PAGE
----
American Furniture

The Kaufman Collection of American Furniture

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The Kaufman Collection of American Furniture

kaufman collection

The Kaufman Collection of American Art

Masterpieces of American Furniture from the Kaufman Collection, 1700 – 1830 offers visitors to the nation’s capital an unprecedented opportunity to view some of the finest furniture made by colonial and post-revolutionary American artisans. This presentation includes more than one hundred objects from the promised gift, announced in 2010, of the collection formed by Linda H. Kaufman and the late George M. Kaufman. From a rare Massachusetts William and Mary japanned dressing table to Philadelphia’s outstanding rococo expressions and the early and later classical styles of the new federal republic, the Kaufman Collection presents a compendium of American artistic talent over more than a century of history. This promised gift marks the Gallery’s first acquisition of American decorative arts and dramatically transforms the collection, complementing the existing holdings of European decorative arts.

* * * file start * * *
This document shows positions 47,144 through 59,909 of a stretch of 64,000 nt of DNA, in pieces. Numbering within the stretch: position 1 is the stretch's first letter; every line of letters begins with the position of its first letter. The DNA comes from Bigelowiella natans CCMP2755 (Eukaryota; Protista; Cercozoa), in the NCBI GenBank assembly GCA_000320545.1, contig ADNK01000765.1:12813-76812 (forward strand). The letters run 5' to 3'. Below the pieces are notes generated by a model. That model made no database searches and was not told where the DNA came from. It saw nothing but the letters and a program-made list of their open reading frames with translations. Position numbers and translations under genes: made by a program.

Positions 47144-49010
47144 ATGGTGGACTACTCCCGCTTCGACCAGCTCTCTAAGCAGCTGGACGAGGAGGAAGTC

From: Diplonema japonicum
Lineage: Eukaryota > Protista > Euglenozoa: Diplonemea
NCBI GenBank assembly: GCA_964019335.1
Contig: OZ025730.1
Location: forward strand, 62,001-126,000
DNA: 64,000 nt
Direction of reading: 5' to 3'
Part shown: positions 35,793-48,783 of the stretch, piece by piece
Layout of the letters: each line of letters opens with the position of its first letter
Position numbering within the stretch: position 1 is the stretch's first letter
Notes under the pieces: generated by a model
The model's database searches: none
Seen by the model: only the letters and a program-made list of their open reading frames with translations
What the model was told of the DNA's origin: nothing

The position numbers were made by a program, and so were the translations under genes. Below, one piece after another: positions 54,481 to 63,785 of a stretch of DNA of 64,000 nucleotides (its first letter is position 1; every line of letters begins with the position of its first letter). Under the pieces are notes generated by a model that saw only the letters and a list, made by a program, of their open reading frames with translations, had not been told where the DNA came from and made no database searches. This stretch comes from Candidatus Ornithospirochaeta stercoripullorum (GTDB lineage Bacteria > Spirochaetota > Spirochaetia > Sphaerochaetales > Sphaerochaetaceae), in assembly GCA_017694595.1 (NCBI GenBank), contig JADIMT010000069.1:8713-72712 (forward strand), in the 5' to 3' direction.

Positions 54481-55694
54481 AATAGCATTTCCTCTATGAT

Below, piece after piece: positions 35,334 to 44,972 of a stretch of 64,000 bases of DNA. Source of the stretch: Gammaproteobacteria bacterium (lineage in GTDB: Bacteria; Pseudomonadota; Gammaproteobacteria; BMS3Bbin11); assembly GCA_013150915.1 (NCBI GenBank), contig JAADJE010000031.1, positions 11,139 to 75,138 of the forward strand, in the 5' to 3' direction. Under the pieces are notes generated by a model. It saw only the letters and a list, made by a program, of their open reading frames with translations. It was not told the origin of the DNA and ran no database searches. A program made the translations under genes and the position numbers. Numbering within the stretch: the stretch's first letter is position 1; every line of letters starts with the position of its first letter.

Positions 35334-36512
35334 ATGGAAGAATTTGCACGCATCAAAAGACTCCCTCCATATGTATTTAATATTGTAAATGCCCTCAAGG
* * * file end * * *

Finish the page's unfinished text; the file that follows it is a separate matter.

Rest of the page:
The Kaufman Collection represents five decades’ pursuit of the highest quality in American craftsmanship. The Kaufmans made their first acquisition in the late 1950s with the purchase of a chest of drawers to furnish an apartment in Charlottesville when George was completing his MBA at the University of Virginia Darden School of Business. Natives of Norfolk, Virginia, they returned afterward to their hometown. By the early 1970s their collection had grown as had their passion for excellence.

The book below was published in conjunction with an exhibition at the National Gallery of Art following the donation of this collection to the gallery.  It is part of the Smithsonian Institution and can be viewed for FREE the next time you’re in Washington.

Covering superb examples of the William and Mary, Queen Anne, Chippendale, Federal Period and American Classical styles.  With excellent photographs of the collection.

If you enlarge the book below as shown, you can also use the MAGNIFYING glass tool to further enlarge the images.